I must be the last blogger on the planet to review SnowBlind by Ragnar Jónasson, after reading so many fantastic reviews on this book, I thought it was about time I checked out what all the hype was about. Snowblind is set in Sigufjöröu an idyllically quiet fishing village in Northern Iceland, where no one locks their doors – accessible only via a small mountain tunnel. Ari Thór Arason a policeman on his first posting arrives in the small village, and within months a young woman is found bleeding and unconscious, and a local esteemed author is found dead. Add to the plot 24 hours of darkness, an avalanche and unremitting snowstorms that Close the mountain pass, and the scene is set. Snowblind is the first of the Dark Iceland series
If you like a crime thriller to be fast paced then this may not be the book for you. I was suprised by how slow this book was, it reminded me of earlier crime books, for example Agatha Christie where the author focuses more on descriptions to create mystery and atmosphere. In Raganar’s defence he manages this with aplomb, it was easy to imagine the remote setting of the town, and the sense of isolation from the rest of society. The weather plays a large part in this book and the unremitting bleakness of the conditions feels ever present, and the remoteness of the setting only adds to the claustrophobic feel of Snowblind.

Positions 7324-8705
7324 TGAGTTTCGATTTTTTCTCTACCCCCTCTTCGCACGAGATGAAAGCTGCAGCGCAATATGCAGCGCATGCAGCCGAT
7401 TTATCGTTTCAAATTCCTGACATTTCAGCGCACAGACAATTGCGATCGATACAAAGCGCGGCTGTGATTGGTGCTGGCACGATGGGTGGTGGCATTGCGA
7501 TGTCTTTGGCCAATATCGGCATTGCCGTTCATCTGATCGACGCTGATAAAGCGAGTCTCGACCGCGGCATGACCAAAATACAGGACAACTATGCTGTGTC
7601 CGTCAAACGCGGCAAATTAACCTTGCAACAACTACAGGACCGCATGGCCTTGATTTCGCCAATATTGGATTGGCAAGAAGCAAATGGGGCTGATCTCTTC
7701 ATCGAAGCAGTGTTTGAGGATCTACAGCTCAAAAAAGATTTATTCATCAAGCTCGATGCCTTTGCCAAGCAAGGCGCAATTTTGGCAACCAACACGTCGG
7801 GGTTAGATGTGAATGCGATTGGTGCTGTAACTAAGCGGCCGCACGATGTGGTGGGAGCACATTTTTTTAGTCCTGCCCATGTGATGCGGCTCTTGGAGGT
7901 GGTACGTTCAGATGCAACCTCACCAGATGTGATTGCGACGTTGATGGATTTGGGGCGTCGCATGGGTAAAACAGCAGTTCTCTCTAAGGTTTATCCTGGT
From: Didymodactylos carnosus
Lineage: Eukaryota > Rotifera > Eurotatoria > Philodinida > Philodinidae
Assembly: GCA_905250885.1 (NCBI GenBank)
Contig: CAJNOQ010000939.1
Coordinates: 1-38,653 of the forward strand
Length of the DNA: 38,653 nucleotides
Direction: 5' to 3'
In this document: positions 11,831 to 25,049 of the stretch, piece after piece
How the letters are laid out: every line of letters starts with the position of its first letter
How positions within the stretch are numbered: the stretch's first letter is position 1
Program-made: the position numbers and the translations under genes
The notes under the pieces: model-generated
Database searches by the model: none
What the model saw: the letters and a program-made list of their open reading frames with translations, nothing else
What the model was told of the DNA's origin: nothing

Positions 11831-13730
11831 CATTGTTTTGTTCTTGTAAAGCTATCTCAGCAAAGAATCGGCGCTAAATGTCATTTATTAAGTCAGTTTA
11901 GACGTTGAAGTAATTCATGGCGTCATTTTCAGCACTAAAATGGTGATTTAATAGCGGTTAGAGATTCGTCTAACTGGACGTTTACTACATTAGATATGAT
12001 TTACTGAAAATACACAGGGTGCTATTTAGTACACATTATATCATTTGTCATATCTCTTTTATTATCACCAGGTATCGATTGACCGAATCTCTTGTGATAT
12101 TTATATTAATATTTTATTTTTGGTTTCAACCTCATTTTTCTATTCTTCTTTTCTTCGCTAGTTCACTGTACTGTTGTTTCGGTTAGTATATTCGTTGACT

There are only a small cast of murder suspects, but they are all well rounded, and each have their own story to tell. Ari the protagonist is well portrayed, and his naivety is refreshing. Once again thanks to Raganar’s very descriptive writing it was easy to feel empathy for Ari, and imagine how isolated and claustrophobic he must have felt living in such a close knitted community, where it’s difficult to know who to trust.
Snowblind is a slow paced, slightly old fashioned crime thriller, (if you are looking for blood and gore, you won’t find it here), with descriptions that really set the scene and atmosphere. Although I do love a good crime read with lots of twists and turns, I can also appreciate the extraordinary talent of Ragnar, and his very descriptive writing, unfortunately for me I would have preferred more twist and turns, and a faster pace, but I will certainly be reading Nightblind at some point. My thanks to Karen over at Orenda for my review copy in exchange for a honest review
4☕️☕️☕️☕️out of 5
Publisher: Orenda Books (15 Jun. 2015)
Paperback: 300 pages